MacBook versus Surface Pro 4: Battle of the ultra-lights

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It’s funny, and a little humbling, to realize you’ve been doing it wrong.

I mean, all this time, I was comparing the Surface Pro 4 to Apple’s giant iPad Pro. It made intuitive sense. Both have touch screens, both have detachable keyboards. Both are super thin and light. Both have multi-tasking. But I made a fundamental error. Only one of these systems runs a X86 CPU and offers a file system. One of them, the Surface Pro 4, is a personal computer and one is a powerful mobile system reaching to be the same.

When I got my hands on the latest MacBook, a follow-up to the ultra-light single-input-port MacBook launched a year ago, I realized I’d made a mistake. With its new Intel 6th Generation Core CPU, size (12-inches), weight (2 lbs.), keyboard and touchpad configuration, it’s the actually the best counter to Microsoft’s Surface Pro 4.

Honestly, if you’re shopping for an ultra-portable computer, with laptop chops, a desktop OS, applications and all-day battery life, these are probably the two systems you want to consider. And it won’t be an easy choice. Leaving aside the obvious differences in operating systems (which aren’t as big as you think), these two systems compare quite favorably.

To help you decide and for my own personal entertainment, I’ve decided to do a feature-by-feature comparison, focusing in on areas that I think impact ultraportable use the most. I will also try to choose a winner in each category.

This should be fun.

Size

The MacBook and Microsoft Surface are surprisingly close in size: The Surface Pro is almost a half-inch wider and the difference along the short edge is just under a quarter of an inch. The depth of the two systems is a little harder to compare. For the sake of parity, I looked at the Surface Pro 4 with the Type Cover attached (when on-the-go, I rarely – if ever – use it without it). Even so, Because the MacBook’s thickness varies so widely from edge to edge, it’s tough to compare.

While different, the Microsoft Surface Pro 4 and MacBook are both running X86 CPUs.

Image: lance ulanoff/Mashable

Without a doubt, the MacBook is, at its thinnest edge (.14 inches), way thinner than the Surface Pro 4. However, at the MacBook’s thickest edge, which measures a little over a half an inch, the two systems are virtually equal.

Since the differences in size are fairly minimal, I have to focus a bit on feel. With its aluminum chassis and smooth curves the MacBook is a pleasure to hold. The Surface Pro 4, by contrast, feels solid and pleasant, but its magnesium body is all corners and flat edges. I like the look of both, but if I close my eyes, the MacBook just feels better.

Score one for the MacBook.

Weight

As I said, in order to make this a fair fight, I have to compare the MacBook to the Surface Pro 4 with the Type Cover attached. Without that keyboard, the Surface Pro 4 running a Core i5 CPU weighs 1.73 lbs. (with the baseline Core m3, it weighs 1.69 lbs.). When you add the Type Cover, the total weight is 2.28 lbs.

The MacBook, regardless of CPU configuration (it only comes with Intel Core m-class), weighs a flat two pounds. You’d be surprised, but that quarter of a pound is noticeable. This is partly because, while most of the weight on the Surface Pro 4 sits, naturally, in the tablet, the MacBook gets to spread it (meaning all the components) out more evenly between the keyboard and display. As a result, it’s more comfortable to carry an open MacBook than it is a Surface Pro.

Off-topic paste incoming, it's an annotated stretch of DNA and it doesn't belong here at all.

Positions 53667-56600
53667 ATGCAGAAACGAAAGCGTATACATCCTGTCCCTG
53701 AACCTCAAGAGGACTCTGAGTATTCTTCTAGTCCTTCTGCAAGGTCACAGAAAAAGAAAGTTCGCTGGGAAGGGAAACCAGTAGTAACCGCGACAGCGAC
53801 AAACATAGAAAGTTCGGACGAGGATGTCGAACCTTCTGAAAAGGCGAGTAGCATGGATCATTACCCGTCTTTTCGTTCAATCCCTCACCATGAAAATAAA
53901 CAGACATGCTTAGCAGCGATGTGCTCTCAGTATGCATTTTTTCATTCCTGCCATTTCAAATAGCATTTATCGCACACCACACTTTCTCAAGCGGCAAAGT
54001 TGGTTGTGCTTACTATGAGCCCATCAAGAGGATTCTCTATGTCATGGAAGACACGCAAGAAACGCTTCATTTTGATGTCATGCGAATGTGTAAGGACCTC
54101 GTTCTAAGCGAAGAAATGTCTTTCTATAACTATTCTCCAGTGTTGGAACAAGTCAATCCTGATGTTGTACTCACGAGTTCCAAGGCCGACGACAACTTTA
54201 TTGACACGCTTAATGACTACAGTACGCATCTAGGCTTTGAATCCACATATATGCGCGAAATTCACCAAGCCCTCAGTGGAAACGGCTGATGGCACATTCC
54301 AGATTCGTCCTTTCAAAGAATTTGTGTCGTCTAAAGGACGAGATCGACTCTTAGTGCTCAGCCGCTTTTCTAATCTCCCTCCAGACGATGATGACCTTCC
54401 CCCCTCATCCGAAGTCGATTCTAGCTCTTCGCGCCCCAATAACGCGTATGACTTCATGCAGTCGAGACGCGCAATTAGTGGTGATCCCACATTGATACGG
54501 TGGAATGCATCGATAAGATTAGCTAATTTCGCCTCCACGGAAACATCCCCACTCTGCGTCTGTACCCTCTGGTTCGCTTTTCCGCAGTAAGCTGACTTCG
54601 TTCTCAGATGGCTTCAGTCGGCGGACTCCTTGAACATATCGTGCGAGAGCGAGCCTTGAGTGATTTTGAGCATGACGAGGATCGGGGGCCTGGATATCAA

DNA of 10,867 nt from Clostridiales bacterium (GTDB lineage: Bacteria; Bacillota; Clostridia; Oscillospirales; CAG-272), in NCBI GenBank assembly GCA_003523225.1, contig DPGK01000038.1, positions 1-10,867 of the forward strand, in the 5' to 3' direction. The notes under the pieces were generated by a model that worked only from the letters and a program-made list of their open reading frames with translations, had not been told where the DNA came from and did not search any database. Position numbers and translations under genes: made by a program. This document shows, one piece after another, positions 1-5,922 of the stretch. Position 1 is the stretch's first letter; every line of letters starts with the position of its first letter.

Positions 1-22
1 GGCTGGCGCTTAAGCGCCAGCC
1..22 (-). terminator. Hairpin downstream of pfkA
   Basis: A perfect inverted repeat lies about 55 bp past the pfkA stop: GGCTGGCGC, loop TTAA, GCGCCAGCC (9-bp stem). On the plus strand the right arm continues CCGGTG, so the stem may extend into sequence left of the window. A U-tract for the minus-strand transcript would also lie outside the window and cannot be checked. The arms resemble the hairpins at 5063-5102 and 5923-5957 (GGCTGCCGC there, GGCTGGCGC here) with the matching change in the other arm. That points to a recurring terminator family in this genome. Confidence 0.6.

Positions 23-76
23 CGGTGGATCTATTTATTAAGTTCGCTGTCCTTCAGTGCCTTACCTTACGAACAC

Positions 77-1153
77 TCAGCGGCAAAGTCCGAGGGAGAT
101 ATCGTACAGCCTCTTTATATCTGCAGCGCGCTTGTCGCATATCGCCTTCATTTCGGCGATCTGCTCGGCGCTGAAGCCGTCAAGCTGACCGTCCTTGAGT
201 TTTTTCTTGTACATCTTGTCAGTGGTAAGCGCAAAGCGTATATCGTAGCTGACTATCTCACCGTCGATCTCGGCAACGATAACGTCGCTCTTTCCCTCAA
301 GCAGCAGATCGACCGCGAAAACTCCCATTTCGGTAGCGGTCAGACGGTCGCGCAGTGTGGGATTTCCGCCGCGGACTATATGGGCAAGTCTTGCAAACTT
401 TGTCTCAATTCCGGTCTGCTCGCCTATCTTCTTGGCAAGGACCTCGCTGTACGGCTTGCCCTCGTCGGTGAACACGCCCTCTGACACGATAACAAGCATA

Score one for the MacBook.

Lapability

Microsoft coined the word, but it’s a key aspect of any ultraportable: How well does it work in your lap?

Alex Poucher

Since the Microsoft Surface Pro 4 (left) is a tablet masquerading as a laptop, it has a  unusual and highly adjustable way to propping up on your lap. The MacBook does it old school, which also has the benefit of being able to open it partially.

Image: lance ulanoff/mashable

Apple’s MacBook has a traditional laptop look, but I am impressed with how balanced it feels when sitting open in my lap. What it lacks, though is the Surface Pro 4’s adjustability, which comes from the integrated kickstand. So while the MacBook can open to a roughly 135-degree angle, the Surface Pro 4 can tip back to virtually any angle.

Score one for the Surface Pro 4.

Screen

At 12.3 inches diagonally, Microsoft’s Surface Pro 4 is slightly larger than the MacBook’s Retina display. Plus, even though Microsoft doesn’t call the display “Retina,” its screen actually has a higher resolution. The Surface Pro 4 comes in at 2736 x 1824, while the MacBook, which has the exact same screen as last year, is 2304 x 1440 pixels. That translates into a 41 pixels per inch difference, which may sound like a lot, but I defy anyone to eyeball the difference.

Alex Poucher

Microsoft Surface Pro 4 screen on left and the MacBook on the right.

Image: Lanceulanoff/mashable

However, the Surface Pro 4 has something the MacBook doesn’t: a touch screen. Apple will tell you that’s not necessary when you have a trackpad, but the Surface Pro 4 with the Type Cover has one, as well. Personally, I find myself using both and anytime I switch to the MacBook, I have to stop myself from trying to use the Retina Display as a touch screen.

Aside from gestures, the Surface Pro 4’s display lets me draw on it. Obviously, if I want to draw on an Apple product, I should buy an iPad, but that’s not the point. This is a full-blown, no compromises PC, that also happens to have a very adept touch screen. Apple knows touch-displays. They could introduce a MacBook Touch. It would be an amazing ultraportable.

Score one for the Surface Pro 4.

Keyboard

There are some striking similarities between the MacBook keyboard and the ones the one found in the Type Cover for the Surface Pro 4. They are virtually the same size. Neither one feels cramped and both Microsoft and Apple managed to leave ample space between the keys. And yet the Type Cover offers the better typing experience and this is mostly due to travel, which is another way of saying “how much the key moves when you type on it.”